Dismiss Notice
Join Physics Forums Today!
The friendliest, high quality science and math community on the planet! Everyone who loves science is here!

Homework Help: Question regarding holomorphic functions

  1. May 2, 2010 #1
    1. The problem statement, all variables and given/known data

    Given a complex valued function [tex]f(z) = 1/z^2+1[/tex] show the area for which its holomorphic?

    2. Relevant equations

    I know that if [tex]f:\Omega \rightarrow \mathbb{C}[/tex] and [tex]z_0 \in \Omega[/tex]

    then [tex]f'(z_0) = \lim_{z \rightarrow z_0} \frac{f(z)-f(z_0)}{z-z_0}[/tex]

    if the limit exists then f is holomorphic at the point [tex]z_0[/tex]....

    3. The attempt at a solution

    To show the area for which f is holomorphic isn't this simply to check if the definition above can be applied to every [tex]z_0[/tex] of f?? Or am I missing something here?

    where the two possiblites for [tex]z_0 = \pm i[/tex] or is it simply that f is holomorphic on the area [tex]\Omega - \{\pm i\}[/tex] ??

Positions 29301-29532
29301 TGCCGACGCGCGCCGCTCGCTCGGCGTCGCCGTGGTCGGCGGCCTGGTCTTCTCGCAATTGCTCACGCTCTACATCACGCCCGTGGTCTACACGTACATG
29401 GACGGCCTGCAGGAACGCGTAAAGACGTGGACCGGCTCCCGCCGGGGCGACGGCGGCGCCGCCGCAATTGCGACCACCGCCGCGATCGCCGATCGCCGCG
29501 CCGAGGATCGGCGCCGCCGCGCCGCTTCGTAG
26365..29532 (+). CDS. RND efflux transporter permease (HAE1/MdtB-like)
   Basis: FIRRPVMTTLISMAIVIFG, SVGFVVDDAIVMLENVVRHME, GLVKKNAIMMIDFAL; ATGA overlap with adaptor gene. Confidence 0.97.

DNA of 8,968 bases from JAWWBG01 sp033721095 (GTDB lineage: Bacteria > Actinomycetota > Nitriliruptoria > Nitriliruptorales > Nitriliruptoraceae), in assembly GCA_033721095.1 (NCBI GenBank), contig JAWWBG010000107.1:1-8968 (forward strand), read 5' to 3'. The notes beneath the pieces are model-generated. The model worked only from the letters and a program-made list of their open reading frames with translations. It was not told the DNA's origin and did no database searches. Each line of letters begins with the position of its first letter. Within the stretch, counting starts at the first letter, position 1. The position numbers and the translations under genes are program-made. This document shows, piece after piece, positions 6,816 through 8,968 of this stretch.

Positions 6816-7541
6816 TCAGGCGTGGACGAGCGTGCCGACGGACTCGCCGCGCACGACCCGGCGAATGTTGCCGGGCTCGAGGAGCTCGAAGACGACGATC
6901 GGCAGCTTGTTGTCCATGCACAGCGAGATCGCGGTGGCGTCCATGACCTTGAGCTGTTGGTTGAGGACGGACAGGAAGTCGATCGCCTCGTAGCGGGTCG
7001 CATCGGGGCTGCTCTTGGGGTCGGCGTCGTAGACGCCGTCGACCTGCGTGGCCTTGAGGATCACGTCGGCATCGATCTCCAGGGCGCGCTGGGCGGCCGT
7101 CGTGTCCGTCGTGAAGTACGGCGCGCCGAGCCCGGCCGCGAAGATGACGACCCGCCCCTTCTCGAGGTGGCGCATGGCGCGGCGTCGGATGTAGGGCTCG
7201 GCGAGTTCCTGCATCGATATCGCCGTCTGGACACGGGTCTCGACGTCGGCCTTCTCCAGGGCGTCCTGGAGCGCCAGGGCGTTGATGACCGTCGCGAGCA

Best Regards
    Susanne
     
    Last edited: May 2, 2010
  2. jcsd
  3. May 2, 2010 #2

    HallsofIvy

    User Avatar
    Science Advisor

    First, is that [tex](1/z^2)+ 1= \frac{1}{z^2}+ 1[/tex] or [tex]1/(z^2+ 1)= \frac{1}{z^2+ 1}[/itex]?

    The first is not defined at z= 0 and the second is not defined at z= i or z= -i.
     
  4. May 2, 2010 #3
    HallsofIvy its suppose to to be

    [tex]f(z) = \frac{1}{z^2+1}[/tex]

    Isn't the point being here that the holomorphic definition can be applied to every point in [tex]\Omega[/tex] except [tex]\pm i[/tex] ??
     
  5. May 2, 2010 #4
    By that I mean that according to the definition of holomorph then a function can only be called holomorphic iff its complex differentiable in all points...

    But since [tex]f'(z_0 = \pm i)[/tex] doesn't exist then as I understand the definition of Holomorphic functions that f is holomorphic [tex]\forall z_0 \in \mathbb{C} \setminus \{\pm i\}[/tex]

    Because [tex](\frac{f}{g}^{\prime})(z_0) = 0[/tex] then [tex]z_0 = \pm i[/tex] and hence the definition of Holomorphic doesn't apply then [tex]z_0 = \pm i[/tex]. Then the area for which f is holomorphic is [tex]\forall z_0 \in \mathbb{C} \setminus \{\pm i\}[/tex].. As I see it...

    where [tex]\Omega(z_0,r)[/tex] where r>0 with the exception above is the area for which f is holomorphic...

    How is that Hallsoftivy??
     
    Last edited: May 2, 2010
Share this great discussion with others via Reddit, Google+, Twitter, or Facebook